The Awards Ceremony is a great chance to celebrate our campers even more The Awards Ceremony is a great chance to celebrate our campers even more

Tonight’s Evening Program gave even more proof of the responsibility these boys have chosen to accept. The annual Talent Show was hosted this evening, and it had been camper-led from the beginning. Though counselors were there to help set up speakers and such, the campers were the ones who wanted to handle the logistics. In particular, Slater N. volunteered himself to be responsible for signing up everyone and organizing the order of those performing. He made announcements in front of his fellow campers, asking them to meet him on the side porch if they were interested in being in the Talent Show. He was there at the practices as well, excited to help make this event a success.

When the time finally came for the curtain to raise, everyone was eagerly awaiting the performers. We gathered in the gym as one big camp community, looking forward to celebrating the many talents that our campers were willing to share. We had 14 great acts, including singers, musicians, comedians, and more. To close out the show, Slater sang “Hallelujah,” accompanied by counselor Danny on guitar and Quentin on electric bass. It takes courage to perform in front of hundreds of people, but we are lucky to have a supportive camp community that cheered for each other throughout every act. The brotherhood that has been built really showed, and Slater’s act was followed by a standing ovation from the whole crowd, appreciative of not only his singing, but also the hard work that he put into making the show happen.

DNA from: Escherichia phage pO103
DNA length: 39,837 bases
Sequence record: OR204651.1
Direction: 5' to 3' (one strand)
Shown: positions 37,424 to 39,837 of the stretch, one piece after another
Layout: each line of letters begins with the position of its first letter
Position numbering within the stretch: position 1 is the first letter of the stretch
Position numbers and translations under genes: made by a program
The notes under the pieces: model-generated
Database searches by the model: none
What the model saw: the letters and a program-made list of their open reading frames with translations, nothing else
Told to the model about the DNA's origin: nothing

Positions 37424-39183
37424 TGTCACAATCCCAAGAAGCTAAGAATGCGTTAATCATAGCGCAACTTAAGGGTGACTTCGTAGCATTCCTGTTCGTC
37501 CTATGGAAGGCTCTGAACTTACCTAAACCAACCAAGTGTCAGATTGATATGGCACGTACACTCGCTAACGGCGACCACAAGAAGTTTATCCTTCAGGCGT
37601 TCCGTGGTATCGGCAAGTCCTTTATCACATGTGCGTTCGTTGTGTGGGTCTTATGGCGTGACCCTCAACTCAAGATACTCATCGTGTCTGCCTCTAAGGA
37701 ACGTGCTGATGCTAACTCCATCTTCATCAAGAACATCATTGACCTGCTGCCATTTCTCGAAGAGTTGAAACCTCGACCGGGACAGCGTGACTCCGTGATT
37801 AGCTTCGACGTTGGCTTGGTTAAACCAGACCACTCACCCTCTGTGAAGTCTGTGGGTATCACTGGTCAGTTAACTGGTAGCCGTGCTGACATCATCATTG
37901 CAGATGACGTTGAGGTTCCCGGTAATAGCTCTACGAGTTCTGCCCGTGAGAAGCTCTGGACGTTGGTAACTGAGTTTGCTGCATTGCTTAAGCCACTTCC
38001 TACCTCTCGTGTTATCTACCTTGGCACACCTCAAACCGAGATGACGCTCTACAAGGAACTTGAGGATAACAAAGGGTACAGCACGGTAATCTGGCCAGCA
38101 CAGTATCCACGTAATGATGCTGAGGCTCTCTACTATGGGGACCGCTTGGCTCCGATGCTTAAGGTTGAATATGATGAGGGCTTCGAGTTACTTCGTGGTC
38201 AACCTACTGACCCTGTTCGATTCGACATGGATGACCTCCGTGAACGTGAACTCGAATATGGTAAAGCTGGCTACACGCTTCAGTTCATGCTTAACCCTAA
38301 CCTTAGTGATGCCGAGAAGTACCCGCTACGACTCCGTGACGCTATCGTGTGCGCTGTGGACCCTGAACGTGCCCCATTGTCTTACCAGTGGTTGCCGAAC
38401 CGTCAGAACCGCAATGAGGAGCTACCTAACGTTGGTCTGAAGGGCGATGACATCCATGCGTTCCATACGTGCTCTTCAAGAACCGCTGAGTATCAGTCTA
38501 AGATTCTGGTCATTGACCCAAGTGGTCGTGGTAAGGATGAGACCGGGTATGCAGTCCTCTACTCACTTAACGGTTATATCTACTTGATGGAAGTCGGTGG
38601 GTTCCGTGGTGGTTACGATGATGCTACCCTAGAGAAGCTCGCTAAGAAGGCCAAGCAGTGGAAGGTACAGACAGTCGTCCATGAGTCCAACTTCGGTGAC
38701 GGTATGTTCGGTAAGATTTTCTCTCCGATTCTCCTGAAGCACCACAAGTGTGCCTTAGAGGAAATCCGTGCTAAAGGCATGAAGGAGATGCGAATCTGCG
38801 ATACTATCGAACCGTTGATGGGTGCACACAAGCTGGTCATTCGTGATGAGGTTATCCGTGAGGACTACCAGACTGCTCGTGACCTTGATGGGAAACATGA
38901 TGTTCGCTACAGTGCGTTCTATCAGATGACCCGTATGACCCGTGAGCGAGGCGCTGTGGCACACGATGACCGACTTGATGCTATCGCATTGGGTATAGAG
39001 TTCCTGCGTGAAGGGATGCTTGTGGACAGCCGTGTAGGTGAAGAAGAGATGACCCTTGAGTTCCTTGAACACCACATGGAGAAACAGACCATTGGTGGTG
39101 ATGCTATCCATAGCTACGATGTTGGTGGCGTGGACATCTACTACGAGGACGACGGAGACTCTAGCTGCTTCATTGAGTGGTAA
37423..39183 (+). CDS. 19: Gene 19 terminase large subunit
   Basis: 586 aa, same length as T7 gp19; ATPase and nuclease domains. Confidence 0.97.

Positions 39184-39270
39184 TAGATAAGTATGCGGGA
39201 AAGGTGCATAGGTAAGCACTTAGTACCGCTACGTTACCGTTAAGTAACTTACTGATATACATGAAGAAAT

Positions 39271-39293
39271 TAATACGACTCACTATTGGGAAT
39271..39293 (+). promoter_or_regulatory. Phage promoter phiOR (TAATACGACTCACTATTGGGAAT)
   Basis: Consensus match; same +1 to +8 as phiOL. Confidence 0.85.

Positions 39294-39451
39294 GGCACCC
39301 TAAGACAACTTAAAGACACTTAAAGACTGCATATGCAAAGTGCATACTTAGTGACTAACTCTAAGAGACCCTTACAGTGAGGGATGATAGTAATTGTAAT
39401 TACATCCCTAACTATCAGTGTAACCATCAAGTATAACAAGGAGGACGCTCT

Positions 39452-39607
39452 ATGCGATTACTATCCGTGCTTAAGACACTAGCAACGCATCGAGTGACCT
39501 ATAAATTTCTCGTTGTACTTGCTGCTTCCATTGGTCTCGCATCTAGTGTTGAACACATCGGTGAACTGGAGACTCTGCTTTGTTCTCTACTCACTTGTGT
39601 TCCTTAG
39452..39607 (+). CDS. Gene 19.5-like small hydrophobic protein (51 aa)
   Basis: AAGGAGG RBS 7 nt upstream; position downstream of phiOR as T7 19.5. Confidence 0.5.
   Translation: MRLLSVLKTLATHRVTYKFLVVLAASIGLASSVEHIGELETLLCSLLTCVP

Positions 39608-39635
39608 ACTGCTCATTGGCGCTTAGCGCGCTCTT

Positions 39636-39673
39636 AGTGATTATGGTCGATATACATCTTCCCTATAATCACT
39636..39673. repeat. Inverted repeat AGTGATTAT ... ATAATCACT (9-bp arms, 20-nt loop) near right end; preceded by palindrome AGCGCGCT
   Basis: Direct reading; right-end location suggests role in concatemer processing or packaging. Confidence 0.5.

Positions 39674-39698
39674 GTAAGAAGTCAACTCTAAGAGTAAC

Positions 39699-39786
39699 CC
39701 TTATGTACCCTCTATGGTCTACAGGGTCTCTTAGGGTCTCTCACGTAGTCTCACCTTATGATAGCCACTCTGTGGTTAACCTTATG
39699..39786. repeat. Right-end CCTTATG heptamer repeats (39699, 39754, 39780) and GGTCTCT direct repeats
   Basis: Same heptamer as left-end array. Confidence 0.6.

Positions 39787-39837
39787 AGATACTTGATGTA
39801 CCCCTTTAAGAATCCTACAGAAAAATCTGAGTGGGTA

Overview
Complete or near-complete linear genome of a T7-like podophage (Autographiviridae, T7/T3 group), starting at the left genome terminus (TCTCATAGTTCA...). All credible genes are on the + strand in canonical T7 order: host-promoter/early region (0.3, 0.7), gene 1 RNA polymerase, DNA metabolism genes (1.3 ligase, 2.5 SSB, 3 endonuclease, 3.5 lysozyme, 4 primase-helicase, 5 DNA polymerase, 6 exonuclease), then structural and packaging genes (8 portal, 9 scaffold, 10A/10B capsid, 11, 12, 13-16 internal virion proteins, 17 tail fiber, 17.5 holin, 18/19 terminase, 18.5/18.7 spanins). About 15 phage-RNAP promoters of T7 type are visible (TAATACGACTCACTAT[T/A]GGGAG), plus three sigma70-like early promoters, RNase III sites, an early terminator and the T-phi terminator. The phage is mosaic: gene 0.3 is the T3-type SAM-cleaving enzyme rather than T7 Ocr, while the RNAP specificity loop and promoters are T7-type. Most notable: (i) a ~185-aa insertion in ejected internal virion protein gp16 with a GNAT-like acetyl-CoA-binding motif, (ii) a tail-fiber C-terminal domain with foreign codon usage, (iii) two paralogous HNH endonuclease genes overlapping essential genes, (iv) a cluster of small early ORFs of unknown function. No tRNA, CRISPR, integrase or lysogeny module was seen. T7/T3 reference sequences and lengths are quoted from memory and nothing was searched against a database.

Slater bringing down the house with the song Slater bringing down the house with the song "Hallelujah," accompanied by Danny and Quentin
It was a high-energy crowd at the talent show!It was a high-energy crowd at the talent show!

The final event of the night was Campfire. We close every session with Campfire, which gives us time to reflect as a community and enjoy songs, skits, and verses in an area special to camp. Tonight was our Candlelight Campfire, where everyone lights their candles and walks out of the campfire area, encircling the upper lake. As everyone lines the bank with their tiny flames, we begin to sing Falling Creek’s version of “Will the Circle Be Unbroken.” It is a beautiful way to end the day, and one of the verses particularly resonates with the atmosphere during our Campfire: “so when you leave tonight, by the fire’s light, please leave your spirit here. And we’ll let the trees, and all the memories, guard them all till we’re back next year.”